Movement of Iranian Ahl Al Sunnah Muhajirs

While Salafism is not particularly widespread in Iran’s Sunni regions, the country has seen increased activity of organizations such as Al Qaeda and Ansar al Islam from the late 1990s to the mid-2000s, especially in the Kurdish northwest. Between 2001 and 2003, Ansar al Islam saw a surge in popularity in Iran’s Kurdish regions after expanding its influence in neighboring Iraq, allowing the group to intensify its incursions into the Kurdish Regional Government. As Ansar al Islam lost territory, the Al Qaeda Kurdish Battalions were established, recruiting fighters from among the Kurds of Iraq and Iran to conduct suicide attacks in Erbil and Sulaymaniyah. Reports have since emerged of large numbers of Iranian nationals traveling to Taliban and Al Qaeda training camps in Afghanistan and Pakistan after 2008.

After 2011, it is known that many Iranians of Jihadi Salafi persuasion crossed into Syria. Rejecting Daesh’s call to all groups operating within its territory to submit to the group, most Iranian fighters opted to travel to Nusra dominated areas after 2014. As their numbers grew, Iranians among the ranks of Jabhat al Nusra grouped together under the mantle of “Guardians of the Ummah”, in reference to the IRGC-aligned “Guardians of the Shrine”, a Shia militia purporting to safeguard the tomb of Sayyidah Zainab in Damascus.1

In 2016, Iranian fighters of the Syrian Ansar al Islam broke off and founded the “Movement of Iranian Ahl al Sunnah Muhajirs”. By the summer of the same year, the nearly 200-strong grouphad become a separate faction under the Nusra-dominated Hayat Tahrir al Sham (HTS). During the 2017 offensive initiated by the HTS in northern Hama, aka Operation “Tell them to Work/WaKolE’emalo” (Quran 9:105), the Muhajirs incurred their heaviest lossesas yet,including two of the group’s Jurists of Shariah law, Mawlawi Abd al Karim al Balushi and Mamosta Abu Bakr al Kurdi, in December 2017.2 The Muhajirs comprise of chiefly Kurdish and Baluchi members, along with Persians, Turkmen, and Arabs of the Ahwaz region of Iran. The group has lately enhanced its social media activities, placing the slogan “Presenting the Institution of al-Qādisiyyah” on its posts.3 Abd al Rahman Fattahi, the leader of the Movement, was born in Mokryan in the region of Mahabad in Iran. Fattahi, who had previously been imprisoned in Karaj in 2010, traveled to Syria after his release. 4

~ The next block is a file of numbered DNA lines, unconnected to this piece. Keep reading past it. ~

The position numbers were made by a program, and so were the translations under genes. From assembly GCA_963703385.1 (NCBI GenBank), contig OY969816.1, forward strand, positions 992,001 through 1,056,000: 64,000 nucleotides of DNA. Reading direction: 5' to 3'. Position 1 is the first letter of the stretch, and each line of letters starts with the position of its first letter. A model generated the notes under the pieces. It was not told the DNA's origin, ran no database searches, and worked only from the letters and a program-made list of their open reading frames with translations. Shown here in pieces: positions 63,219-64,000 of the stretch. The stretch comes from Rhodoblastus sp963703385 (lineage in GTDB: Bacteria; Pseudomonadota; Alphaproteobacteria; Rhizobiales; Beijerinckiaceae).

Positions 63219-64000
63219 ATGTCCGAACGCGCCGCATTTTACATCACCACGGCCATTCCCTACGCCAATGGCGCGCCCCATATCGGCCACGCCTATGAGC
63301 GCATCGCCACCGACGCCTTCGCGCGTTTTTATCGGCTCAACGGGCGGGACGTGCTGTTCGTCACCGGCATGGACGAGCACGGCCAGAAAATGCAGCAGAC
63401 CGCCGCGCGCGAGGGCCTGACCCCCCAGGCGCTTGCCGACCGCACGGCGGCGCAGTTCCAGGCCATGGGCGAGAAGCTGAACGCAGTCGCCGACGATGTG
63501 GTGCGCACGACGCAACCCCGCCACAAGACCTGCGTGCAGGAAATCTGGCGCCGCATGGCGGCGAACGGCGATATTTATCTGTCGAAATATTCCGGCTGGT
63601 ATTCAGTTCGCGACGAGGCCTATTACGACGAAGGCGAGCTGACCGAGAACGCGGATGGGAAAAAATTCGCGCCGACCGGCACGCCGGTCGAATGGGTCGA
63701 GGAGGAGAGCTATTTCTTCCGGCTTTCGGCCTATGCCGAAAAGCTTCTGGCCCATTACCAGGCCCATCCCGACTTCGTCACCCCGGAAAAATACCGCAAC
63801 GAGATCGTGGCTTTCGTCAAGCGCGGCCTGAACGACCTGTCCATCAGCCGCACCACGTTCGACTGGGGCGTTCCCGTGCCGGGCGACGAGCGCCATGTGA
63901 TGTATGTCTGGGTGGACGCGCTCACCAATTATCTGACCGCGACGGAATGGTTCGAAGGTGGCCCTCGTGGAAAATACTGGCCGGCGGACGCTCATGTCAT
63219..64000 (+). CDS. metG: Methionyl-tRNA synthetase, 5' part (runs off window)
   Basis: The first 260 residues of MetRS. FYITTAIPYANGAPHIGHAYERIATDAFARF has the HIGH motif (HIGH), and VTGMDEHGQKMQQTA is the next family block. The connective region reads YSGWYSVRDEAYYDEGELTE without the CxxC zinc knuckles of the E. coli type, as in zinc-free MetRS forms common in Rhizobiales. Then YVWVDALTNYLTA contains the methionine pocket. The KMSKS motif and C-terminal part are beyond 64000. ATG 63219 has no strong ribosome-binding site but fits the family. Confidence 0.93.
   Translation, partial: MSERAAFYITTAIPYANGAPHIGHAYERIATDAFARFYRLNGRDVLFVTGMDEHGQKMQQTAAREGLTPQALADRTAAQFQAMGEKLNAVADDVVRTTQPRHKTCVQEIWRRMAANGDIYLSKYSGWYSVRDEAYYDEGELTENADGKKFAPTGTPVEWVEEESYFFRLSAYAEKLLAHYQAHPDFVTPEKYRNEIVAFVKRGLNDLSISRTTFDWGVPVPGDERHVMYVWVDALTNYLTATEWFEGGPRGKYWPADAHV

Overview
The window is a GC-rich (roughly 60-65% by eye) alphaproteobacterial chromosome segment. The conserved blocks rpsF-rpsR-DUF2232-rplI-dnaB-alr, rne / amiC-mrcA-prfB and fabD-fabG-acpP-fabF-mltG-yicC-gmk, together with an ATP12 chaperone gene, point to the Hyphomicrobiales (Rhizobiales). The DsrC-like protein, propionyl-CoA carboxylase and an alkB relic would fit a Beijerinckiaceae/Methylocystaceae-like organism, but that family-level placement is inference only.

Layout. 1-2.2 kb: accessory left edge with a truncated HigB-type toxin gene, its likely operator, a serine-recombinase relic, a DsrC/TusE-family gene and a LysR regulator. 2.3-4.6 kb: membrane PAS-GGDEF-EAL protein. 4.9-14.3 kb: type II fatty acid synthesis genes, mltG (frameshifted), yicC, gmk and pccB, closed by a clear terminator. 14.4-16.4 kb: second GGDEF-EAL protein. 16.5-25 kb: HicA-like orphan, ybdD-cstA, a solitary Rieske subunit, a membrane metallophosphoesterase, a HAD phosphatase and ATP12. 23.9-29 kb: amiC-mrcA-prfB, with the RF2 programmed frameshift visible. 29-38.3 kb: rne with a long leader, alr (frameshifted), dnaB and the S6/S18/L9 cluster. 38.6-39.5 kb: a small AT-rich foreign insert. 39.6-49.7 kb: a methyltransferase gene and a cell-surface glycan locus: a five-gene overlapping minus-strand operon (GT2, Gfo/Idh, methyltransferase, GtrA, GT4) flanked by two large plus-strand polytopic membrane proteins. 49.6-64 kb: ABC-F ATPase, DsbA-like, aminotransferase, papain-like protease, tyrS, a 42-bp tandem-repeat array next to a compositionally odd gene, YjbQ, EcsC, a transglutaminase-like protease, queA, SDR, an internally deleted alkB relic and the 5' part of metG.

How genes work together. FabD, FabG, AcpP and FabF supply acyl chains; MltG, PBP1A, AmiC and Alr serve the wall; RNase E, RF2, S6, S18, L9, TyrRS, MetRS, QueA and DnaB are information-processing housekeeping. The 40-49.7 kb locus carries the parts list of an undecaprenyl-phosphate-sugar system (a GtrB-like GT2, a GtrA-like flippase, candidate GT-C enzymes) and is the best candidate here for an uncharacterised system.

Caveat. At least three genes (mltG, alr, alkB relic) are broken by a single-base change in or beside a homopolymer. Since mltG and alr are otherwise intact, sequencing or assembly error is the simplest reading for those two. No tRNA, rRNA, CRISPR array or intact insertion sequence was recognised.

The Movement of Iranian Ahl al Sunnah Muhajirs has also issued statements on matters outside of the Syrian Civil War. Such examples include the condemnation of the recognition of Jerusalem as the capital of Israel, support for the protests erupting in Iran in December 2017, and vows of revenge for the execution of a number Iranian Sunnis.5

Iranian Sunnis also fight under the banners of various Syrian groups such as Ahrar al Sham and Faylaq al Sham, however the Muhajirs set themselves apart from these as they are comprised exclusively of Iranians. There also exist other externally-basedIranian opposition groups, including the left-leaning People’s Mujahedin, the Democratic Party of Iranian Kurdistan, and PJAK. The Movement of Iranian Ahl al Sunnah Muhajirs is unprecedented as a sectarian, externally-based group of entirely Iranian membership opposing the government of Iran.

 

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